The Area of an Inscribed Square

An inscribed square's four corners touch the circle drawn around it.
••• rombo image by Víctor Pablo Galván from

A typical geometrical problem is determining the area of a square inscribed inside a circle when the length of the circle’s diameter is known. The diameter is a line through the center of the circle that cuts the circle into two equal parts.


A square is a four-sided figure in which all four sides are equal in length and all four angles are 90 degree angles. An inscribed square is a square drawn inside a circle in such a way that all four corners of the square touch the circle.

Preliminary Drawings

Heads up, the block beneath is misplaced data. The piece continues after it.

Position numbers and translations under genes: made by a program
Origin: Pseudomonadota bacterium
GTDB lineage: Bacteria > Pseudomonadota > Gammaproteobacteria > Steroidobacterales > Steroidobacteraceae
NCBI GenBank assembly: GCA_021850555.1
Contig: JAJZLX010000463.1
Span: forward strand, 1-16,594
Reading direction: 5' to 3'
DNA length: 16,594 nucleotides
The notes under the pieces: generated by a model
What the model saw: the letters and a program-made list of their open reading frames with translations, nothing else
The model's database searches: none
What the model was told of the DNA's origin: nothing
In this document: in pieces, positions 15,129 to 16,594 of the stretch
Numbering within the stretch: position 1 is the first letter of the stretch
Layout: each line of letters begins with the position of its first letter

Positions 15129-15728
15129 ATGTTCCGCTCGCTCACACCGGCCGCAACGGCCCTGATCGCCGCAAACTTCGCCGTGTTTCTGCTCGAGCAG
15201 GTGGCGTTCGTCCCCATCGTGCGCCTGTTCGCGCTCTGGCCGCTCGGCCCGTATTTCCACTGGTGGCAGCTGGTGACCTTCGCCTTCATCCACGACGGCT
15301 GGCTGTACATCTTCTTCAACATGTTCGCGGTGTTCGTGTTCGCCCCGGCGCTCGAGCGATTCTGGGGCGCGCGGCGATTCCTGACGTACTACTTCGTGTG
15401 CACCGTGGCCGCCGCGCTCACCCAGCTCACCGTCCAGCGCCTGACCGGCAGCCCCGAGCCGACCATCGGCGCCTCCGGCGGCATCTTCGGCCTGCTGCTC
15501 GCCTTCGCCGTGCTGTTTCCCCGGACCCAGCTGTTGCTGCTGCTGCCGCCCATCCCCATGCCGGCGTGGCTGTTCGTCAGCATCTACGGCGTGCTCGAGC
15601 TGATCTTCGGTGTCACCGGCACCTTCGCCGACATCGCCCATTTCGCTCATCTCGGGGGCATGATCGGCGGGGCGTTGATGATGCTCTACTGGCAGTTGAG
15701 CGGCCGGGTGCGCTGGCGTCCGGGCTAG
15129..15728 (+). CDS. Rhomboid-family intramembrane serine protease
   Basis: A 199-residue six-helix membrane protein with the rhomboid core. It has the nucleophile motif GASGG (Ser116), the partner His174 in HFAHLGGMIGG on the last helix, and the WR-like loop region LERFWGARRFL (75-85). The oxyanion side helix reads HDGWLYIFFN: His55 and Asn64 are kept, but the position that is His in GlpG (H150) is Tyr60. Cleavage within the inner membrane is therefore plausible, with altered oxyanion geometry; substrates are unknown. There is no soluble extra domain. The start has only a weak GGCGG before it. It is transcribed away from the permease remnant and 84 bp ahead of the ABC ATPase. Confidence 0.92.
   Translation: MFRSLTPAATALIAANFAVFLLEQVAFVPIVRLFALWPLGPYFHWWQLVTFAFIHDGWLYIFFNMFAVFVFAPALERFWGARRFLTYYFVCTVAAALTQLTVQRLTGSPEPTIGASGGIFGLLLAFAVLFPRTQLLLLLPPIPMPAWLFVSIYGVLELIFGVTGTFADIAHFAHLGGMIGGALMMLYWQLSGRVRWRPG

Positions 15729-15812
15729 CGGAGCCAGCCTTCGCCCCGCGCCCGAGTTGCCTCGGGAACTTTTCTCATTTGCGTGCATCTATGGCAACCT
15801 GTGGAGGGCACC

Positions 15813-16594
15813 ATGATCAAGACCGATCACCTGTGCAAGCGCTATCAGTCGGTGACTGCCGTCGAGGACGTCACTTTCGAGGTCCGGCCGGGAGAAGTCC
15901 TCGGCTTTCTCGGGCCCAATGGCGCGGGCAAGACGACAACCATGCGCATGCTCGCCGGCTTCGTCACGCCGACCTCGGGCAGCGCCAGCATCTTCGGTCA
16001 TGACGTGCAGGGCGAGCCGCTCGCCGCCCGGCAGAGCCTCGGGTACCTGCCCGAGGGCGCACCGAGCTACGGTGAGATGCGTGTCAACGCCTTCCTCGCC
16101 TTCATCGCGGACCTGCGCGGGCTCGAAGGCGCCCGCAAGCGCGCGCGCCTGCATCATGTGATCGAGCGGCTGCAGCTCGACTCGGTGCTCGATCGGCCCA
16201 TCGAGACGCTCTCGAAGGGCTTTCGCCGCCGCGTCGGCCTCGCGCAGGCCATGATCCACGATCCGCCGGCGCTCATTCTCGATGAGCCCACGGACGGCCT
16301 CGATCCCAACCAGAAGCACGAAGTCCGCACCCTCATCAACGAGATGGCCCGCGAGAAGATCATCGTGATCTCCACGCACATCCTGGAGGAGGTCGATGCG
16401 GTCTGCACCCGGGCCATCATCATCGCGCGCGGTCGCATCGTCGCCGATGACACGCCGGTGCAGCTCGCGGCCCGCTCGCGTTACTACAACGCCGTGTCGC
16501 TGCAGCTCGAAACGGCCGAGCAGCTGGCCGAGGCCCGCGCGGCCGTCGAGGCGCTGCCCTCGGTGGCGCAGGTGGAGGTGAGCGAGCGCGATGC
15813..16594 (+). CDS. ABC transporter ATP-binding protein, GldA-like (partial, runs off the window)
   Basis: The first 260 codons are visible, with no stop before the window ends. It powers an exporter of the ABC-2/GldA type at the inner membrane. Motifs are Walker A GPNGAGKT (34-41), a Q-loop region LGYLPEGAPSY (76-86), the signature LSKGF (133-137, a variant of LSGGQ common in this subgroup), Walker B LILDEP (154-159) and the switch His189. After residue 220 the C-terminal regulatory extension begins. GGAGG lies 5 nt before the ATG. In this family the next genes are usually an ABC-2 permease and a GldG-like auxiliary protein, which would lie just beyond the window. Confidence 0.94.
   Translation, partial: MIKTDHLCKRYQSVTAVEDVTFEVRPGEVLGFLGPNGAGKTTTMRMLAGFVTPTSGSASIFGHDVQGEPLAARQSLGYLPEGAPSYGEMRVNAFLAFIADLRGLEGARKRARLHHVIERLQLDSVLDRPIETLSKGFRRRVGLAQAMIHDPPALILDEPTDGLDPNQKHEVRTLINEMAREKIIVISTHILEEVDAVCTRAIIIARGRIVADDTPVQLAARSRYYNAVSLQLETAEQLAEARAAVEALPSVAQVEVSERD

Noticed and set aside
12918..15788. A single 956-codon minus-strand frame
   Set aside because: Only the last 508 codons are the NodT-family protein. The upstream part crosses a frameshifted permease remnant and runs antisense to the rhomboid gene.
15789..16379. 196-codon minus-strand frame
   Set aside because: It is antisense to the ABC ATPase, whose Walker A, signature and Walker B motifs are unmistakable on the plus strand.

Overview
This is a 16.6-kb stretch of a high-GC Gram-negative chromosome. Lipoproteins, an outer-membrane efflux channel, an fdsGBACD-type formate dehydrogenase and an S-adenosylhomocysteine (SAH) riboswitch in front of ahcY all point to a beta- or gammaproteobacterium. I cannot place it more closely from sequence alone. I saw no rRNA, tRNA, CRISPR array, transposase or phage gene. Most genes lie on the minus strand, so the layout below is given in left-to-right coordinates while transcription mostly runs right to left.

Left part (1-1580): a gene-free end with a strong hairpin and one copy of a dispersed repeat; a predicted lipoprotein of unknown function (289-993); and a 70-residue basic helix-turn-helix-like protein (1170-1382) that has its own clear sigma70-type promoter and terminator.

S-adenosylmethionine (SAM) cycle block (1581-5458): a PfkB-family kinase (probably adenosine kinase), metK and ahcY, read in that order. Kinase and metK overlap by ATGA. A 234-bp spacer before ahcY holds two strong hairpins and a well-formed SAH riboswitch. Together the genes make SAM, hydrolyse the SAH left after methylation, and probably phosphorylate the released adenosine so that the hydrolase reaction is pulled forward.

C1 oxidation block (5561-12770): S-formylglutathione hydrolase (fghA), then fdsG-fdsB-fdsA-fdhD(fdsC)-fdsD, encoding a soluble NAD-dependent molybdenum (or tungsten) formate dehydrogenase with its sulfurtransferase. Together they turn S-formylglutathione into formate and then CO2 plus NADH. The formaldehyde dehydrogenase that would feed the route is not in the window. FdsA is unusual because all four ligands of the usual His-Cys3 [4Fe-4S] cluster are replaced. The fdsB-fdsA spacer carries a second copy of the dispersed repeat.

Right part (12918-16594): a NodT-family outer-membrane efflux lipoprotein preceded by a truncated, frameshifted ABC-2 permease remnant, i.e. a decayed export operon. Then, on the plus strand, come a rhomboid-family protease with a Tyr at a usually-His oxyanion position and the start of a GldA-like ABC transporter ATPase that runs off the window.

A diagonal line drawn from one corner of the inscribed square through the center of the circle will reach the opposite corner of the square. This line forms the diameter of the circle and at the same time divides the square into two equal right triangles—triangles in which one of the three angles is 90 degrees.


In each of these right triangles, the sum of the squares of the two equal shorter sides (the sides of the square) equals the square of the longest side (the diameter of the circle), the value of which is a known quantity. This formula, when properly solved, reveals that a side of the square equals half the diameter of the circle (i.e., its radius) times the square root of 2. Because the area of the square is one of its sides multiplied by itself, the area equals the square of the circle’s radius times 2. Because the radius of the circle is a known quantity, this provides the numerical value for the area of the inscribed square.